Source: TIME: Health - August 11, 2022 Category: Consumer Health News Authors: Elizabeth Millard Tags: Uncategorized climate change Exercise & Fitness freelance healthscienceclimate Source Type: news

CDC Drops Quarantine and Testing Recommendations for COVID-19
NEW YORK — The nation’s top public health agency on Thursday relaxed its COVID-19 guidelines, dropping the recommendation that Americans quarantine themselves if they come into close contact with an infected person. The Centers for Disease Control and Prevention also said people no longer need to stay at least 6 feet away from others. The changes are driven by a recognition that — more than 2 1/2 years since the start of the pandemic — an estimated 95% of Americans 16 and older have acquired some level of immunity, either from being vaccinated or infected, agency officials said. [time-brightcove not...
Source: TIME: Health - August 11, 2022 Category: Consumer Health News Authors: Mike Stobbe and Collin Binkley/AP Tags: Uncategorized COVID-19 healthscienceclimate wire Source Type: news

To Avoid Paxlovid Rebound, Some Experts Call for Longer Courses of Treatment
Prescriptions for the antiviral drug Paxlovid have soared since the medication was granted emergency use authorization last December. High-profile people who recently tested positive—including President Joe Biden, White House medical advisor Dr. Anthony Fauci, and late night host Stephen Colbert—have also taken the drug. But some people—including those three famous patients—have reported rebound infections after taking the pills. Paxlovid rebound occurs when a person takes the drug for a few days, tests negative, and then tests positive again several days later. The growing number of cases is prompt...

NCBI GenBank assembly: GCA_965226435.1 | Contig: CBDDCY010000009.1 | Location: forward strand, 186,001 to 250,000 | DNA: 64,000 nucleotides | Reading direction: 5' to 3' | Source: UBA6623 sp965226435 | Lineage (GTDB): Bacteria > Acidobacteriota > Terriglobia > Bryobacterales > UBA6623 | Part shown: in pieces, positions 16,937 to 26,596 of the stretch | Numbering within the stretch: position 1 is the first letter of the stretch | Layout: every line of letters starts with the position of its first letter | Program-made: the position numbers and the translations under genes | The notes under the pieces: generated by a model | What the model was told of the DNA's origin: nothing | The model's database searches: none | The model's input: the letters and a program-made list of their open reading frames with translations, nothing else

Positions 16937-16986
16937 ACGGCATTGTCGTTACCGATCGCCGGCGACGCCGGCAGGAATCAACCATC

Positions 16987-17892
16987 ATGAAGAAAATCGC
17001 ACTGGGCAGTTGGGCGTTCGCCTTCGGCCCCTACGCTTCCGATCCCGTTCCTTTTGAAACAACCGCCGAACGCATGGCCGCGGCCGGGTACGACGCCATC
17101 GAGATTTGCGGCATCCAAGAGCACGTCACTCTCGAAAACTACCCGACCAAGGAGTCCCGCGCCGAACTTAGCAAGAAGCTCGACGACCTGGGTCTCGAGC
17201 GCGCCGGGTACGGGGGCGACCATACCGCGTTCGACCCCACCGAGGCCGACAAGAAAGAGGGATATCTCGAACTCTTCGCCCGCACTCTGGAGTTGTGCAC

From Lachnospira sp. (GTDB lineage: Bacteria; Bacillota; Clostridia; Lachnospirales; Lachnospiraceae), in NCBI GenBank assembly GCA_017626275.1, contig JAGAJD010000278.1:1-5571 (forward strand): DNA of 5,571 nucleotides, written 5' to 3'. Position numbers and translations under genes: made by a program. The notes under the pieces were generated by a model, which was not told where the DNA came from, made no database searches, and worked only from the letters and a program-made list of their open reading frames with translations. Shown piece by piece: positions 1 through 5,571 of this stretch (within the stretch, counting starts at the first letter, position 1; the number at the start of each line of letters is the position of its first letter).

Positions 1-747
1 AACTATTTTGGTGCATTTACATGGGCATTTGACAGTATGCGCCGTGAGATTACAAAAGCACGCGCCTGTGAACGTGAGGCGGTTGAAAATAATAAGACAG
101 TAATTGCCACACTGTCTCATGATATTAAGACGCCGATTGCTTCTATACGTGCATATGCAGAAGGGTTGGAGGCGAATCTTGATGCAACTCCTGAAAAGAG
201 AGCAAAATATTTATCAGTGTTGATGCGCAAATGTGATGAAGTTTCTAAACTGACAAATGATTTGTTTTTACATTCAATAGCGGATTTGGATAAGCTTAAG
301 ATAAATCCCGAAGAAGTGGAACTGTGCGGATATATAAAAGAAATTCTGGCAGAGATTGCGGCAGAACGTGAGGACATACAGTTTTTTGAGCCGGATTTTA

Source: TIME: Health - August 11, 2022 Category: Consumer Health News Authors: Alice Park Tags: Uncategorized COVID-19 healthscienceclimate Source Type: news

Thinking Too Hard Really Can Make You Tired, Scientists Say
If you’re feeling drained at the end of a demanding day at the office, it could be you’ve been thinking too much. Scientists analyzed the chemical composition of the brains of two groups of people over the course of an approximate work day. One group was given easy tasks, while the other was told to carry out more demanding versions of the same cognitive assignments. Signs of fatigue, such as reduced pupil dilation, were recorded only in the group performing the more complex tasks. Read More: Forget Physique. Mental Health Is the Newest, Hottest Fitness Goal Using magnetic resonance spectroscopy, researchers fr...
Source: TIME: Health - August 11, 2022 Category: Consumer Health News Authors: Alex Millson/Bloomberg Tags: Uncategorized healthscienceclimate Mental Health wire Source Type: news

The Women Who Revolutionized Nursing During the American Civil War